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How Ugandan soil fertilized Israel

By Mathias Mazinga

Added 3rd July 2016 10:55 AM

Bishop Muhima witnessed Israel’s creative agriculture as he toured places like Jerusalem and Galilee.

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Bishop Muhima witnessed Israel’s creative agriculture as he toured places like Jerusalem and Galilee.

The retired Bishop of North Kigezi, Dr. Edward Muhima (pictured),  has visited Israel a number of times.

He was there twice, in 1976/77, when he was doing some academic research at the Hebrew University of Jerusalem. He also went back in 2008 for the week-long conference of the evangelical bishops of Africa. Muhima’s respective visits opened his eyes to the creativity of the Jewish people as he explained.

“Israel is not a fertile country. It is certainly not anywhere near Uganda. But it is evidently a very developed country. They grow things that you wouldn’t expect in a desert place.

They grow food crops like bananas, tomatoes, mangoes, oranges.’

Muhima witnessed Israel’s creative agriculture as he toured places like Jerusalem, Galilee, Bethel, Ephraim, Bethlehem and Capernaum.

“Capernaum is an amazing place. On the left as you face Galilee, there is a huge hill with stones sticking out of it. Below you have a flat desert-like place ending up at the palace where the sea begins. I was stunned to see a beautiful plantation of Bogoya bananas in that place. To be honest I had never seen a Bogoya banana as big as the ones I saw at Capernaum. The bananas also had the sweetest taste I have ever tasted.”

Muhima became very curious. So, he requested to know how the Jewish people had managed to grow very huge and sweet bananas in a desert-like place.

Muhima’s guide, Vogel responded with a question. “But where do you come from?” He asked the Bishop.  When the Bishop told him he was coming from Uganda, Vogel further asked: “From which part of Uganda?”

Muhima told him he comes from western Uganda. He then asked further: “Is that where there is the road from Kabale to Mbarara? Do you know Kampala, Bombo Army Barracks, Bugolobi Flats and Entebbe Airport?”

Muhima gazed at the Israel guide who was surprising him with his knowledge of Uganda. But the guide amazed him even more as he told him the secret of his country’s agricultural prosperity.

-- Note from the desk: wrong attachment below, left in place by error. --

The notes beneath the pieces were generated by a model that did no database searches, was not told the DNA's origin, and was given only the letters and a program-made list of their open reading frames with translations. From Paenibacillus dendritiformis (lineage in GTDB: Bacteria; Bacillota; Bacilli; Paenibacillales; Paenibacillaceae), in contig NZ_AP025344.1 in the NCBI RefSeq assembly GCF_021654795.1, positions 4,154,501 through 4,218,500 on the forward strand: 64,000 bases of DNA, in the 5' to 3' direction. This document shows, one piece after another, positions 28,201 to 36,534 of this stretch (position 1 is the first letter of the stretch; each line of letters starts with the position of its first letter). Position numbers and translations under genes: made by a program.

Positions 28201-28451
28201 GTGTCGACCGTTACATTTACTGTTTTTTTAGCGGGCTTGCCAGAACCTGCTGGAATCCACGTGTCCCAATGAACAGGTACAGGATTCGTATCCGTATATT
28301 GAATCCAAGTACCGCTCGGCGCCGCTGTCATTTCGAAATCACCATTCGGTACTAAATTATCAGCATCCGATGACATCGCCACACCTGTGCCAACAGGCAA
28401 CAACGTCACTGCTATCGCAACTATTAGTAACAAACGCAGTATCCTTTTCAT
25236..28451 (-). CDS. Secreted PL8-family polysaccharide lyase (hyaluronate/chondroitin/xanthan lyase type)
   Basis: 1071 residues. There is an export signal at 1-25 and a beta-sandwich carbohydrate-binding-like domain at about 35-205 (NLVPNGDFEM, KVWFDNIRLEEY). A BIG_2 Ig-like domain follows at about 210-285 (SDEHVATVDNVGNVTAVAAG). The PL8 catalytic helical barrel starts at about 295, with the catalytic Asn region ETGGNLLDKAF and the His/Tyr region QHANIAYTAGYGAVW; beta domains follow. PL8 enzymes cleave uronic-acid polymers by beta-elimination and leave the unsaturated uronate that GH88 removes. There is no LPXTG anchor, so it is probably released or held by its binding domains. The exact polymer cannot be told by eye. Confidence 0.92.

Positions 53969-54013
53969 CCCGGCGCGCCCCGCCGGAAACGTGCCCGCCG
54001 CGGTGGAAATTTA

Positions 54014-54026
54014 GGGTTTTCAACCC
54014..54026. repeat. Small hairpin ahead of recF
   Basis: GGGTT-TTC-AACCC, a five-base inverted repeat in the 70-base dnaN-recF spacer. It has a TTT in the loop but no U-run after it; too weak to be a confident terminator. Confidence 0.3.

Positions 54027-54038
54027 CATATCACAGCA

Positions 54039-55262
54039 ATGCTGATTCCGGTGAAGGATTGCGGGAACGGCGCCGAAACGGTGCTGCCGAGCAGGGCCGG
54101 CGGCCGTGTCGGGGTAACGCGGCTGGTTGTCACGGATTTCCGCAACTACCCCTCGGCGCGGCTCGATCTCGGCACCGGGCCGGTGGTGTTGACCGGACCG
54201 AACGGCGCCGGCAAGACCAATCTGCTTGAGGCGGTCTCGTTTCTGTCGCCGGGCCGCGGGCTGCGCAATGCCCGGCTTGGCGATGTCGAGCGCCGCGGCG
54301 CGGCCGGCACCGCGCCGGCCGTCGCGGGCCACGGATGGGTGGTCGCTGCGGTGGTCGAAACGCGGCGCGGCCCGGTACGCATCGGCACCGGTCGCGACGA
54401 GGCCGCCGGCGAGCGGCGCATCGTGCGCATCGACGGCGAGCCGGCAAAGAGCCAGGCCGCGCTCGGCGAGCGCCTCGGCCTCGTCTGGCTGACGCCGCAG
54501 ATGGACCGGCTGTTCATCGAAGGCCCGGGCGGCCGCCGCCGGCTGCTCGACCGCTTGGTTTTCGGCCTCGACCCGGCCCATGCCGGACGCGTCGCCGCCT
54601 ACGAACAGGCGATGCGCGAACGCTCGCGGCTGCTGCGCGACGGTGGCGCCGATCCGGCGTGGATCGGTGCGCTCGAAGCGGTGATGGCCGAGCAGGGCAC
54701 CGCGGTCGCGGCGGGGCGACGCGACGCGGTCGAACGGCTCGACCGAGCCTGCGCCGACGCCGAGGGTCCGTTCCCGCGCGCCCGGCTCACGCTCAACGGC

“We Israelites are the people who constructed roads and places like Bombo Barrackss, Bugolobi flats and Entebbe Airport. As we did our work, we realised that your soil was very fertile. So, we packed the soils that we were excavating, into sisal-sacks, loaded it on the planes and brought it to Israel. We then mixed it with our infertile soil. After some years, we planted tomatoes. We then had rich harvests.”

“We also admired your bananas. So, we up-rooted suckers put them on the plane and planted them here. Currently, we are the biggest banana producing country in the Middle East and the leading exporters to Europe.”

Muhima’s impression

During his stay in Israel, Muhima was fascinated by the hardworking attitude of the Jewish people, whose shrewdness and creativity he also acknowledged.

“The Israelites are very creative thinkers. They will do all sorts of experiments to discover something. They are so hard working that they cannot find time to sit and relax; they are on the move all the time. They are very daring. In fact one of them said to me: “We Israelites do agree with the ancient Greek philosophy that a fool is someone who never tries any experiment in his life.” Muhima further acknowledged the hospitality of the Israelites, who he said are easy to talk with.

Muhima advises Ugandans

Bishop Muhima wants Ugandans to   emulate the hard-working attitude of the Israelites, so that the country can develop. “Many of our young people are unproductive. They spend their time in passive entertainment. Uganda is a beautiful country. We have fertile soils and a very good climate. We cannot justify our poverty when other countries are using our natural resources to develop!’  Muhima further asked Ugandans to be creative and innovative.

“Diplomatic relations with Israel will definitely boost socio-economic development in our country. But this will depend on our involvement in productive work.”

Muhima’s further observations

Muhima was also keen to know the attitude of the Israelites towards Jesus.

“The Israelites don’t get enthralled when you talk to them about Jesus. They expected a Messiah who would not die. So, when Jesus died on the Cross, they thought he was not the promised one and until now, many of them are still waiting.”

Muhima also observed that the Israelites were not very comfortable with the Palestinians.

Visiting Israel also enhanced Muhima’s faith. “We were taken to the very spot at the sea of Galilee where Jesus sat on a boat, addressed crowds and healed many people. Visiting the Biblical sights made me feel I was really back in that history.”

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